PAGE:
Hydrostatic testing significantly reduces the risks of testing failure and safety issues when compared to other pressure testing techniques. Industrial firms face many uncertainties when seeking pressure testing services. The safe and effective production, reprocessing, storage, and transportation of industrial items depend on pressure testing. Inappropriate practices greatly endanger the profitability and productivity of businesses. This article will look at the method, uses, and restrictions of hydrostatic testing in industrial settings.
What is hydrostatic testing?
In industrial practice, it is very critical that manufactured products are free from faults. Different welded sections’ structural integrity shouldn’t be jeopardized. There are numerous testing procedures in use to make sure of this. Testing under pressure and vacuum is one technique used. Vacuum testing is conducted from within the product while pressure testing is conducted from the outside.
Low-pressure containers are frequently retested using hydrostatic testing pumps to confirm their structural integrity and capacity to withstand pressure. Hydrostatic testing cannot be done while the system is in regular operation and cannot find leaks after the test has been finished. In essence, hydrostatic testing includes figuring out how much a product expands when put under water pressure. When determining whether a product’s integrity has been damaged or not, the capacity to sustain such pressure is important. Failure to test various items can have negative effects, such as future catastrophes and the implementation of penalties for not adhering to standard operating procedures.
Different methods for conducting hydrostatic testing
Water Jacket – In this sort of hydrostatic testing, a tiny pressure vessel is filled with water and placed inside a test chamber that is also filled with water (called a test jacket). The vessel is then pressured to gauge how much water the vessel’s expansion displaces from the test jacket. Both under pressure and after depressurization, this is done. It is frequently not advisable to use vessels that exhibit a high percentage of expansion or a significant difference between their permanent and under-pressure expansion.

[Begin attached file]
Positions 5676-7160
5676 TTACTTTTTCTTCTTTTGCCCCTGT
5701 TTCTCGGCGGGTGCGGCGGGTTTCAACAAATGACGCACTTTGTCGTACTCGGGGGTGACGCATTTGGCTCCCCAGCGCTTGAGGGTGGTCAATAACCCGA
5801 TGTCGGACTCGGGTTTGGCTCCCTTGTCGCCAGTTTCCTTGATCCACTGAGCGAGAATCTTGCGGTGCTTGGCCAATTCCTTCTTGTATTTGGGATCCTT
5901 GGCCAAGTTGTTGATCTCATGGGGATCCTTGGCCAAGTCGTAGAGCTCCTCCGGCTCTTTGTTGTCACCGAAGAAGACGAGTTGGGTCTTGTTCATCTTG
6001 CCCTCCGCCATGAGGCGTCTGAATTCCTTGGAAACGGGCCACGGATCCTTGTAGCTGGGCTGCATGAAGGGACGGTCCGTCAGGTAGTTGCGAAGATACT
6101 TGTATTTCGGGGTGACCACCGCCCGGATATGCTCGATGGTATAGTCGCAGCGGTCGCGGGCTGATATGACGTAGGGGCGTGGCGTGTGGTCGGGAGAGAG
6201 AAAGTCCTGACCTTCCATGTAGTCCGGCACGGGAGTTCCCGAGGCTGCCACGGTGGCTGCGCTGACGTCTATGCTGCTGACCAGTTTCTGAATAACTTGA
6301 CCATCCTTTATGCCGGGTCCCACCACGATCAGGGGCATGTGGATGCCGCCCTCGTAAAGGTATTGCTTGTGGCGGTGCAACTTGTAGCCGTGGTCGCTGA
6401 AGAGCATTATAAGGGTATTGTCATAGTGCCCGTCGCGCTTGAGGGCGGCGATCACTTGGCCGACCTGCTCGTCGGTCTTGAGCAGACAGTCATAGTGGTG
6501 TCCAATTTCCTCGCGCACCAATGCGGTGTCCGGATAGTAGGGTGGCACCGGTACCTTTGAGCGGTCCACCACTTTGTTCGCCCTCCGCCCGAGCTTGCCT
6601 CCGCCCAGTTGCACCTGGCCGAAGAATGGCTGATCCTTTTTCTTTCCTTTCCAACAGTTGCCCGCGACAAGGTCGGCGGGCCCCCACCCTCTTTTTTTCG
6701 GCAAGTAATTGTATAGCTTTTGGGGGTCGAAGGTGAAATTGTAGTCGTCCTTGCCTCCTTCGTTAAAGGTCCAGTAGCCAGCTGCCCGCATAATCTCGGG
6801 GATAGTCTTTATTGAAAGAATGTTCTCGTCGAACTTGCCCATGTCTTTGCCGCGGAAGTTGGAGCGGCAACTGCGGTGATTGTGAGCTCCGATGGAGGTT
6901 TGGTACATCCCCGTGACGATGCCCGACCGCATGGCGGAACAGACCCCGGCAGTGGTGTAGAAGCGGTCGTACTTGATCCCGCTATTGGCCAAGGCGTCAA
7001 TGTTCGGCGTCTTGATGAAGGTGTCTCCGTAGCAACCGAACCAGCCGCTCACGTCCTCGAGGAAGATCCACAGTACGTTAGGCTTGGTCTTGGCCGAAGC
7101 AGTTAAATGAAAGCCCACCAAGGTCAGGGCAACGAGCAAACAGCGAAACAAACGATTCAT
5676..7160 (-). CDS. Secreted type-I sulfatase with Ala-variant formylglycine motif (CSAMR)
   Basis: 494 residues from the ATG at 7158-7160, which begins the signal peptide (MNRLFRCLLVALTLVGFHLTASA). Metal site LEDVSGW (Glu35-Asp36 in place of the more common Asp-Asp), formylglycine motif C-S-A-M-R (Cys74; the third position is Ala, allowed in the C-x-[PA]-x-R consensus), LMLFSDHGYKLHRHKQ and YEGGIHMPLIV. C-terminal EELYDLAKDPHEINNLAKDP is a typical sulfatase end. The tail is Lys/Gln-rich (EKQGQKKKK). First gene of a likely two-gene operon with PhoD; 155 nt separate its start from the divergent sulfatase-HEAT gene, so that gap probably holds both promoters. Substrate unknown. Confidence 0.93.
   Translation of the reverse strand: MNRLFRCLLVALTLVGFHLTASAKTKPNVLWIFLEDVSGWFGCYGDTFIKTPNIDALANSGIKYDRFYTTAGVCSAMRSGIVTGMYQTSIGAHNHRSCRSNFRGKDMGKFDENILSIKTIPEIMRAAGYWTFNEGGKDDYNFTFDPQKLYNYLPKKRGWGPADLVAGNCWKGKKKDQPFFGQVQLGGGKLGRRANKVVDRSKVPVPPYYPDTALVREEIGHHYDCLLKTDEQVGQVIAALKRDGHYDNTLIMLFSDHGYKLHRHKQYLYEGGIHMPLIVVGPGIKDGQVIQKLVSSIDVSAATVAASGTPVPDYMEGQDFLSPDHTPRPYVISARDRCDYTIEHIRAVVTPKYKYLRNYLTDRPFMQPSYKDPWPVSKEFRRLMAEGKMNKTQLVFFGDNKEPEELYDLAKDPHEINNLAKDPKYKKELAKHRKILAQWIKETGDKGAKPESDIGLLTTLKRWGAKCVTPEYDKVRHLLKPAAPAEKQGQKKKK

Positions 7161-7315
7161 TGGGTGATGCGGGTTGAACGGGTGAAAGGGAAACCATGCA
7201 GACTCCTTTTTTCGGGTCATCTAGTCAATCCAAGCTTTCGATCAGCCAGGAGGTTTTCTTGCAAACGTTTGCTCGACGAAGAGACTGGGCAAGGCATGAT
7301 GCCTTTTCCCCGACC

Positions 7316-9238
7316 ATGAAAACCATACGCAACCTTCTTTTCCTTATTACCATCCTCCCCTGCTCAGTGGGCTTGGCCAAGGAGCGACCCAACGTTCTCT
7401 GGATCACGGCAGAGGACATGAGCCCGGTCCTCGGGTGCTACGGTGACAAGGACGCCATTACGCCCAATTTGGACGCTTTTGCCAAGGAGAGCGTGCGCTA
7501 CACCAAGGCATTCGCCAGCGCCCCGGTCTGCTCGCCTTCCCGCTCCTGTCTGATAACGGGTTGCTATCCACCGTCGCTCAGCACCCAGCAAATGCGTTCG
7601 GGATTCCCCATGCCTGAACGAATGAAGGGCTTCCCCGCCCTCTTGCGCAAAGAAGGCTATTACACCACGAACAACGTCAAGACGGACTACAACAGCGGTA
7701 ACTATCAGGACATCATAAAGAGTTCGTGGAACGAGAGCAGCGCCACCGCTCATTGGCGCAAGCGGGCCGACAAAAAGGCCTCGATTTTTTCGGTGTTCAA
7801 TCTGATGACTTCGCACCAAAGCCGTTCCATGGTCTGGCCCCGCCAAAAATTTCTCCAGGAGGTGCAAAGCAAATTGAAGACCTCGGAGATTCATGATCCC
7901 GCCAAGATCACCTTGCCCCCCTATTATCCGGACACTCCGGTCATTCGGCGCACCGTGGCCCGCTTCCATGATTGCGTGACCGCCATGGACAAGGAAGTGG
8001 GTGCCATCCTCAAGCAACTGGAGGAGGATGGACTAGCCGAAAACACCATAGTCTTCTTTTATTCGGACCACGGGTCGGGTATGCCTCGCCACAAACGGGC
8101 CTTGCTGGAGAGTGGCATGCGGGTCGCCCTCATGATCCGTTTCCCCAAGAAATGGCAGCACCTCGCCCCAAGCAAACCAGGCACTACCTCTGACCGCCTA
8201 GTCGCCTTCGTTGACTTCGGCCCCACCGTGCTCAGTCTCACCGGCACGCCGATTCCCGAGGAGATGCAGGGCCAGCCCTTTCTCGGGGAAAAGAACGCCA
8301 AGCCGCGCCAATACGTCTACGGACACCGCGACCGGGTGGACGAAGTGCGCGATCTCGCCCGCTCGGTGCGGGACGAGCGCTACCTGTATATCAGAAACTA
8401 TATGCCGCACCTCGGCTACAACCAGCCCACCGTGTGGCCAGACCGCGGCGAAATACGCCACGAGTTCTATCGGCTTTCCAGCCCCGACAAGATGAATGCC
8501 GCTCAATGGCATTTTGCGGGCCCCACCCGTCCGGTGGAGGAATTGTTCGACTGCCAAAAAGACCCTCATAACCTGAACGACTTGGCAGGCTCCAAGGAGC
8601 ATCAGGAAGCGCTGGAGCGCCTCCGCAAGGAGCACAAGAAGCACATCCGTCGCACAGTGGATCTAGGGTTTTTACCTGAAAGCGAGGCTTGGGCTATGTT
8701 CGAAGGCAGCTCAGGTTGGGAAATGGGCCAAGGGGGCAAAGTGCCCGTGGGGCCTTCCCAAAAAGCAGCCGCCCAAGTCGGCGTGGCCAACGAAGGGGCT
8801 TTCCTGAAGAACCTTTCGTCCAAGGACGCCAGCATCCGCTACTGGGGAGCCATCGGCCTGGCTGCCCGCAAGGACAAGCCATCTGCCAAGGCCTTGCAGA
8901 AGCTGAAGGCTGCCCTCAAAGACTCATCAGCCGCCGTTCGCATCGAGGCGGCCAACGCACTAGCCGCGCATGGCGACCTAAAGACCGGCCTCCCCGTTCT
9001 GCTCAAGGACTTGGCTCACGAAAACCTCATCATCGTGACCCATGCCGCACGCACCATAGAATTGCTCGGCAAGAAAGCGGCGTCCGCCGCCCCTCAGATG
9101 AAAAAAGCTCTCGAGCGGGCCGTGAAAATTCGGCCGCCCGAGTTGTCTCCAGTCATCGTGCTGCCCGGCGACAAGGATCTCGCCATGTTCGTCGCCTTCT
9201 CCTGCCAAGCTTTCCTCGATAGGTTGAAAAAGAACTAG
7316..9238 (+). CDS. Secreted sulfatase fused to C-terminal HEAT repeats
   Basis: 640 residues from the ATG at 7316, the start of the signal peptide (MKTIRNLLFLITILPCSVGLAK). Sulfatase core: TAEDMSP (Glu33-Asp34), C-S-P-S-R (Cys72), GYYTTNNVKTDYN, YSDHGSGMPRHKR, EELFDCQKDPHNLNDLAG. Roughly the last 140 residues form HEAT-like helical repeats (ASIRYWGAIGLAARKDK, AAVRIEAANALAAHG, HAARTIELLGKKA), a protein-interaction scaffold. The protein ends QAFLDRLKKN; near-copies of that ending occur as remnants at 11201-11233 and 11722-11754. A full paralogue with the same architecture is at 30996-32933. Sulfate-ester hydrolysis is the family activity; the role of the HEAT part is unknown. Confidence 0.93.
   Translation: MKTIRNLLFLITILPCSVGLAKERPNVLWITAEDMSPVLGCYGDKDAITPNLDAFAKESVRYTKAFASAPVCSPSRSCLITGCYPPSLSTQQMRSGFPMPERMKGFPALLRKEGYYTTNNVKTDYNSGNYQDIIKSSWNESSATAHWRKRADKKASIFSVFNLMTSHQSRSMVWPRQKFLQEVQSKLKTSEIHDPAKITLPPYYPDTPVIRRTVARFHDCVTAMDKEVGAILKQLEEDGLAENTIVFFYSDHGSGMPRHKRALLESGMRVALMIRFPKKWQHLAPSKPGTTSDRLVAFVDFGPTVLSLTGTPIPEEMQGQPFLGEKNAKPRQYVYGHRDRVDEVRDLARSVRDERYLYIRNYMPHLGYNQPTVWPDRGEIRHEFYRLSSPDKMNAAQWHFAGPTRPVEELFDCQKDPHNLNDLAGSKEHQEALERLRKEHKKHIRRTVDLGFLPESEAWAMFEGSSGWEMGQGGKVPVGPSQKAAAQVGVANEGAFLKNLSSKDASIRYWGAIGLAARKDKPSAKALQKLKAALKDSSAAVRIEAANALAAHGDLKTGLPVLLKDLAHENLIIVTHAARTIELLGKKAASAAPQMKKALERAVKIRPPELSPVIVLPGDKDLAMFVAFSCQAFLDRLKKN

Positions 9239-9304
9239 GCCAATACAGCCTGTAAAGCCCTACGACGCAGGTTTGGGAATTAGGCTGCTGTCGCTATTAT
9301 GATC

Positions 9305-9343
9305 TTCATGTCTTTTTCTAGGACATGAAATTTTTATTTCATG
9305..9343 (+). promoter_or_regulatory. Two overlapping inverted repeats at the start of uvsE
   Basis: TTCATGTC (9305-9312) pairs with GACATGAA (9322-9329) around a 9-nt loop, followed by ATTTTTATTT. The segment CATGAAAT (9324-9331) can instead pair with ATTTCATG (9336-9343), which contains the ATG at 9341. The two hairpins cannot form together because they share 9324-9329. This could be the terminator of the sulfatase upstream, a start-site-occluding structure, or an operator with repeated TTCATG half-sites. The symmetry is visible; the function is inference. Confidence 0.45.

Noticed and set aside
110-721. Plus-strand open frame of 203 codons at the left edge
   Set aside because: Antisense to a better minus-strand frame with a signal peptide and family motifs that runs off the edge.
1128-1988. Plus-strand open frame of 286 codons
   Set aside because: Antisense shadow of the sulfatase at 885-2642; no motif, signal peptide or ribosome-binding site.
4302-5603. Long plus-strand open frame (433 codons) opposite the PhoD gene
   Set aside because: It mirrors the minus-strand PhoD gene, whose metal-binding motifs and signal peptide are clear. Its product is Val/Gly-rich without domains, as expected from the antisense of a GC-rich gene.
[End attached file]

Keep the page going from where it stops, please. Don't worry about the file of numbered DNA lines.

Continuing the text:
Direct Expansion – Direct expansion hydrostatic testing entails measuring a vessel’s unpressurized volume, much like the water jacket method does. In order to perform this, a vessel is pressured with water, and the amount of water released when the vessel is fully depressurized is then measured. This technique is less precise even though it produces the same values as water jacket hydrostatic testing (the percentage of permanent expansion and expansion under pressure). Consequently, regulatory agencies rarely approve of it.
Proof Pressure – Particularly in the US, this hydrostatic testing technique has few real-world uses. It does not produce any useful measures of the percentages of permanent or under-pressure expansion. Instead, it mainly offers details on leaks that have already occurred and wall weakening that could result in a collapse in the future. This procedure involves placing a vessel under a predefined internal pressure and visually evaluating the system while it is under pressure for leaks and localized region thinning deformation.
Pressure Recession – The pressure recession hydrostatic testing procedure, like the proof pressure method, does not produce any useful measurements of permanent or under-pressure expansion. When a vessel or system is pressurized with water, the pressure supply is immediately turned off, and technicians watch as the internal pressure of the vessel decreases and the system expands. This procedure, along with a visual examination of the pressurized system, can assist in identifying vessel wall thinning and/or deformation.
What are the industrial applications?
Hydrostatic testing is frequently used in industry to assess the integrity and provide guidance for efficient repairs of:
Fire suppression systems
Newly installed or modified gas, water, and other-fluid piping systems
Leads, tanks, and reactors used in industrial processes
Air compressor and storage and distribution systems
Material discontinuities created during the casting and welding of equipment can be found via hydrostatic testing. These imperfections include cracks, ductile tearing, sand inclusions, localized hard patches, gas pinholes, shrinkage/thinning, and gas porosity. For equipment used in manufacturing, storing, and transporting goods over a wide range of various industrial areas, these applications are required and readily available.
How often hydrostatic testing is performed?
The majority of the containers evaluated is made of stainless steel and are designed to handle modest pressures. According to Department of Transportation regulations, containers like fire extinguishers must undergo hydrostatic testing every third, fifth, and tenth year in the United States. Proof pressure test or modified hydrostatic test terms are used to describe this testing after the initial test. However, the testing kind and frequency are determined by the container itself and by the manufacturer’s standards. For instance, low-pressure containers like fire extinguishers must be inspected after every five or ten years while high-pressure gas containers must be tested every two years.
Ultimately, when seeking hydrostatic testing services, industrial firms must make decisions based on the conditions of the job and the characteristics of the system to be tested.